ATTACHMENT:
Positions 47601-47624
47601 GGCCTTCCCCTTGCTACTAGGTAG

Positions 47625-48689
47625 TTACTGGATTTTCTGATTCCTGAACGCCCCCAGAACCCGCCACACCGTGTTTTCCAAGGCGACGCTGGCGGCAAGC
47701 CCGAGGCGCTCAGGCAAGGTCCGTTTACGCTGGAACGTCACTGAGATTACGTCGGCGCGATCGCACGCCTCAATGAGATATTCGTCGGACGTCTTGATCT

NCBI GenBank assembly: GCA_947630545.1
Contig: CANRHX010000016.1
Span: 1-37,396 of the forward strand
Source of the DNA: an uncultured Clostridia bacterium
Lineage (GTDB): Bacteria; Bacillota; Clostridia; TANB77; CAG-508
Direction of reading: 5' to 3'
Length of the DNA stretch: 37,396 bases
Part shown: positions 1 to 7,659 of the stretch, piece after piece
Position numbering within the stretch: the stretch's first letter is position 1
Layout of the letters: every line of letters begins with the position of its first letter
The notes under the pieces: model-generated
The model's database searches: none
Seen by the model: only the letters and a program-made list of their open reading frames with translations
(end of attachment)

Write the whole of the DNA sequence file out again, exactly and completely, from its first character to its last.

Positions 47601-47624
47601 GGCCTTCCCCTTGCTACTAGGTAG

Positions 47625-48689
47625 TTACTGGATTTTCTGATTCCTGAACGCCCCCAGAACCCGCCACACCGTGTTTTCCAAGGCGACGCTGGCGGCAAGC
47701 CCGAGGCGCTCAGGCAAGGTCCGTTTACGCTGGAACGTCACTGAGATTACGTCGGCGCGATCGCACGCCTCAATGAGATATTCGTCGGACGTCTTGATCT

NCBI GenBank assembly: GCA_947630545.1
Contig: CANRHX010000016.1
Span: 1-37,396 of the forward strand
Source of the DNA: an uncultured Clostridia bacterium
Lineage (GTDB): Bacteria; Bacillota; Clostridia; TANB77; CAG-508
Direction of reading: 5' to 3'
Length of the DNA stretch: 37,396 bases
Part shown: positions 1 to 7,659 of the stretch, piece after piece
Position numbering within the stretch: the stretch's first letter is position 1
Layout of the letters: every line of letters begins with the position of its first letter
The notes under the pieces: model-generated
The model's database searches: none
Seen by the model: only the letters and a program-made list of their open reading frames with translations